Nominated by Jess Haigh
Hilly Holbrook from The Help by Kathryn Stockett
Hilly Holbrook from Kathryn Stockett’s The Help is the ultimate mean girl. From afar, she comes across as a respectable character, collecting canned goods for The Poor Starving Children of Africa.
However, you only have to spend an afternoon with her to realise there is an ulterior motive to every word that leaves her mouth and every action she carries out.
She has her inner circle of friends and you won’t last long around her if you don’t agree with everything she says and does. She’s a young socialite who goes to great lengths to make life miserable for others.
Nominated by Dina Patel
Cordelia from Cat’s Eye by Margaret Atwood
In Cat’s Eye, Atwood adroitly explores how power struggles can originate in the playground, before the players can comprehend the consequences. At nine, Cordelia claims jurisdiction over narrator, Elaine. Her manipulation and ‘mean-girl’ treatment of her supposed friend manifest in much darker themes of self-harm, intimating the perils of power in a child’s hands.
Nominated by Abbie Salter
Catherine Earnshaw from Wuthering Heights by Emily Bronte
Emily Brontë’s Catherine Earnshaw is a mean mean girl. She’s cruel and manipulative and knows exactly how to get what she wants from both Edgar and Heathcliff, and it’s her relationship with the latter that consumes the both of them.
Bewildered Edgar Linton strays into the wilderness that is Catherine without truly understanding the strength and selfishness of her passions and she soon ceases hiding them from him. She is to the Yorkshire Moors what Regina George is to North Shore High School: a woman to be reckoned with.
Nominated by Hannah Goddard
Bellatrix Lestrange is one of J K Rowling’s most disturbing and deliciously mean girls, portrayed to perfection by Helen Bonham-Carter on the big screen. Arguably the most fanatical follower of Lord Voldemort, she is incredibly powerful, thoroughly insane and completely wicked.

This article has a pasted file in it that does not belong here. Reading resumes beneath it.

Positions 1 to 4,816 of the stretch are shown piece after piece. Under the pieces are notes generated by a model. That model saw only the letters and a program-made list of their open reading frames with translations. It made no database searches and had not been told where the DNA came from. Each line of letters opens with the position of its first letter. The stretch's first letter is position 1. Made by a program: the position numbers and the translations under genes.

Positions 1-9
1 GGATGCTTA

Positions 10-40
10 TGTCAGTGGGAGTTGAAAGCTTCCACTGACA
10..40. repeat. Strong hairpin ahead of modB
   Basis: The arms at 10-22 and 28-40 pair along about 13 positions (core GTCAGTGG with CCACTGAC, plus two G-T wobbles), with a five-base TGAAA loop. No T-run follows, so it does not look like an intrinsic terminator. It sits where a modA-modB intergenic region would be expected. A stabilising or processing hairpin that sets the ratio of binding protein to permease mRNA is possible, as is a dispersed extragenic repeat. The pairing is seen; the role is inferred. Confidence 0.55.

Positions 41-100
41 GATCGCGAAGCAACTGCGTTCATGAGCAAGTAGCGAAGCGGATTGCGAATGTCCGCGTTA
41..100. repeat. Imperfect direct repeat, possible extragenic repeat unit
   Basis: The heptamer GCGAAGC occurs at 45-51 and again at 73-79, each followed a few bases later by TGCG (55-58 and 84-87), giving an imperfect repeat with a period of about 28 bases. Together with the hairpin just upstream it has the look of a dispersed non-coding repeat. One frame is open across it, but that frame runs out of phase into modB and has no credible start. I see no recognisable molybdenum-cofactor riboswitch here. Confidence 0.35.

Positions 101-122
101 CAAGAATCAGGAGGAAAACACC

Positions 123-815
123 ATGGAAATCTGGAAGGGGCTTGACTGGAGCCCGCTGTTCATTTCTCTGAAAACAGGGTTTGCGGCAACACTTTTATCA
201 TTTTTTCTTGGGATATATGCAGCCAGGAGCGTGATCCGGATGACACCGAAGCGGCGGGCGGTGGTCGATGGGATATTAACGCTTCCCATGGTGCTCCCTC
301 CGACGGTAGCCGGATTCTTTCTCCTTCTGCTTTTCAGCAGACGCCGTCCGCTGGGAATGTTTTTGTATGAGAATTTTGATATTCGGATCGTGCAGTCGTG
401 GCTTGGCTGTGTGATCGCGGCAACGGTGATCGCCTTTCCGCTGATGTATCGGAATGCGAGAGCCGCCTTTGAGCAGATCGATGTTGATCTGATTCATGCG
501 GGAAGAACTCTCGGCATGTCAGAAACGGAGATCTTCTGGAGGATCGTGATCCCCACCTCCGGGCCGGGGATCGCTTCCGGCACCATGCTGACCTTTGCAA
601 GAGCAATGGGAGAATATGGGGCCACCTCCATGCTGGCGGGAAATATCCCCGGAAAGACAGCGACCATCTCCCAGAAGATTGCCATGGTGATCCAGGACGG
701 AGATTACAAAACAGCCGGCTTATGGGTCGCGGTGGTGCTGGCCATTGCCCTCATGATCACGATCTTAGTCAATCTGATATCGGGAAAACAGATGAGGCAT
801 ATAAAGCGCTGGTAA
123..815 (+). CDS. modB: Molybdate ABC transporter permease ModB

Although her sheer madness and helpless infatuation with this most evil of men could leave us feeling rather sorry for her, her inherent malice; a combination of sadism, temper tantrums and snobbery, brings her out at the top of the mean scale. Escaping from Azkaban to join her leader in his quest for power she is ultimately defeated, leaving a trail of bodies in her wake.
Nominated by Lucy Rock
Biba Capel from The Poison Tree by Erin Kelly
Although on Wednesdays Biba is more likely to wear a wedding dress with chunky trainers than pink, she has a Regina-like effect on narrator Karen. Biba is a Bohemian queen bee with a selfish streak, ruler of a glamorous world as alien to Karen as high school is to Cady.
Nominated by Alice Slater
And one real life Mean Girl: Florence Harding
Former American First Lady Florence Hardy is surely one of history’s finest Mean Girls. Chief amongst her qualifications was her habit of recording every perceived slight in her “little red book of revenge” so she could later pay back the offender in kind. She’s also rumoured to have poisoned her husband President Warren G Harding in retribution for his repeated infidelities, but it’s never been proven…
Suggested reading: Florence Harding by Carl Sferrazza Anthony
Nominated by Alisande Fitzsimons
Further reading: Check out For Books’ Sake fave Dawn O’Porter’s Paper Aeroplanes which features Sally; an absolute bitch who bullies one of the main characters, and generally makes her life hell.
Direct quote from our Reviews Ed: “Sally’s comeuppance at the end is that she gets pregnant at like sixteen and they laugh at her which seemed a little harsh to me, but anyway. She is def a mean girl.”
Which other fictional mean girls do you love to hate?